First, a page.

Quantcast
Environmental News for a Healthier Planet and Life

Pennsylvania’s Top Papers Ignore Controversial ‘Forced Pooling’ Fracking Law

Energy

A gas company is attempting to use a half-century old Pennsylvania law to frack underneath the land of property owners who refuse to allow the controversial practice of fracking on their land, yet a majority of Pennsylvanians may be unaware as two of the state's top three newspapers have failed to mention the contentious issue.

'Forced pooling' allows companies to drill underneath the property of landowners that have refused to sign a lease if enough of their neighbors already have. Photo credit: Daniel Foster /Flickr

Hilcorp Energy, a Texas-based oil and gas company, is pushing legal action in Pennsylvania to be able to drill underneath the property of landowners that have refused to sign a lease if enough of their neighbors have already signed, a practice known as "forced pooling." The "unused and outdated" law, which is "pitting neighbor against neighbor" as reported by the Associated Press, would "shred private property rights" according to the Pittsburgh Tribune Review, the only of the three highest circulating papers in Pennsylvania to cover the story. The other two, The Philadelphia Inquirer and the Pittsburgh Post-Gazette, have completely overlooked the issue which has received national attention.

The "forced pooling" law would force landowners to allow the use of fracking to extract natural gas reserves underneath their property without their consent, creating concerns about the impact on property values and the threat of water pollution. A leaked document from the U.S. Environmental Protection Agency (EPA) stated that natural gas extraction has caused methane to leak into domestic water wells, causing "significant damage" to the drinking water supply of the town.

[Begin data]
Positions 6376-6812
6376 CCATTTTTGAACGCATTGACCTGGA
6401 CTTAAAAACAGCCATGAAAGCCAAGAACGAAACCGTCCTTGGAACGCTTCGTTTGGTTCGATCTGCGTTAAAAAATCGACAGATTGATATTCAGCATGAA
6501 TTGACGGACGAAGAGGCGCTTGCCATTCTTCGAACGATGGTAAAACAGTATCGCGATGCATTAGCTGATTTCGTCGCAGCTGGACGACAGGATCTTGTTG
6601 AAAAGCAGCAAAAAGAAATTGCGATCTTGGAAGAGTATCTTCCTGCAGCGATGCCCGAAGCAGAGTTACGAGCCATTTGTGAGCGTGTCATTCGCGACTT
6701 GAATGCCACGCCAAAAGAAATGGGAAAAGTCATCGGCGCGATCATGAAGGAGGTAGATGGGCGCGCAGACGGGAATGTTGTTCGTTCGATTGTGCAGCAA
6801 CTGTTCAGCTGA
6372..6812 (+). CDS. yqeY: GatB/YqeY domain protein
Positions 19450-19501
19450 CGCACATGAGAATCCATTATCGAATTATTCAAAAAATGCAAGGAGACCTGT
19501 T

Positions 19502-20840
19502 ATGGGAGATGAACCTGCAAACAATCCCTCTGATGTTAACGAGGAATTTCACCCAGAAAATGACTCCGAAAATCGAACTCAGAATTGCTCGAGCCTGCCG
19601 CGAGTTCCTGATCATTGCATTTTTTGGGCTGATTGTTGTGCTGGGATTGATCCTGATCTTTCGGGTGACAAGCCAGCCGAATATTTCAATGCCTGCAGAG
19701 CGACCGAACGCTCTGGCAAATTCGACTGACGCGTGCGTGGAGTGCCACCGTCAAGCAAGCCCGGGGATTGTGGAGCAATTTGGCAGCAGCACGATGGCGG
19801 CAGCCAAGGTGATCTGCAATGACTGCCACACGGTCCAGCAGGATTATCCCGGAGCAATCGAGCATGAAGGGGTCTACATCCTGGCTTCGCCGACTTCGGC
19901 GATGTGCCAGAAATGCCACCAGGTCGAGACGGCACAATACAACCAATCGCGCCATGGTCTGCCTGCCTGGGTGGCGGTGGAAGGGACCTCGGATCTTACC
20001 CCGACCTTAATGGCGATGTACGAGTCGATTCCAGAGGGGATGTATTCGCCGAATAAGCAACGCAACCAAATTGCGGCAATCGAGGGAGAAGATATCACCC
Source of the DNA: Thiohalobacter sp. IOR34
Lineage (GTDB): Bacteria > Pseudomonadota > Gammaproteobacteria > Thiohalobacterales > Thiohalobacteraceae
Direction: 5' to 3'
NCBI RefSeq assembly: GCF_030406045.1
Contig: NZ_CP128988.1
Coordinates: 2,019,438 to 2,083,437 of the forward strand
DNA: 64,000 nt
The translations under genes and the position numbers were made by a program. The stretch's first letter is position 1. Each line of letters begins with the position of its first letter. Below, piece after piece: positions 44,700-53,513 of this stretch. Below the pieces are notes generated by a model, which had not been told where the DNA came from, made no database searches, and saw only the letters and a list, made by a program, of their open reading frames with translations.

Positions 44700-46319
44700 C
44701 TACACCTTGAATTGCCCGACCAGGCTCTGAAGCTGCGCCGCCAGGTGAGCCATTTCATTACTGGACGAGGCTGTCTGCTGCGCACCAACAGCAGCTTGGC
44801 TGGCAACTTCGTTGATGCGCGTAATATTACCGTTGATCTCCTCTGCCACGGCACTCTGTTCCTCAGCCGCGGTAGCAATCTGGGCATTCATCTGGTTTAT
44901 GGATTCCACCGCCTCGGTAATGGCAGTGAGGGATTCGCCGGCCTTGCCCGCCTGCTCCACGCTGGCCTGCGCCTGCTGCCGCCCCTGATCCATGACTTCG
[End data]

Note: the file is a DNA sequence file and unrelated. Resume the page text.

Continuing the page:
Pennsylvania isn't the only state dealing with the "forced pooling" issue. Energy companies have been exploiting similar laws in many states including in Illinois and Ohio to the outrage of unsuspecting landowners. In Ohio, citizens are "furious" about the ruling that one citizen fears will "make him legally responsible for spills and other damage" according to the Associated Press. Some residents have "resigned to losing future income," while dozens of others are pushing forward lawsuits in an attempt to stop the forcible drilling. 

There is a similar sentiment in Pennsylvania even among those who support natural gas drilling and fracking. For example, Pennsylvania's Gov. Corbett (R-PA)—a strong proponent of natural gas extraction in Pennsylvania—opposes the law, likening it to "private eminent domain." And Marcellus Drilling News, a pro-fracking news site, has expressed disapproval of Hilcorp's use of the law, calling it "the low road." 

Hilcorp first requested to use the 1961 Pennsylvania law in July, when property owner Bob Svetlak refused to give up the land he has lived on since 1949, and moved forward with a legal action in October. The case bounced around different ruling bodies in the state with a final hearing eventually scheduled for late March 2014  that was subsequently postponed until early May due to the controversy surrounding the issue.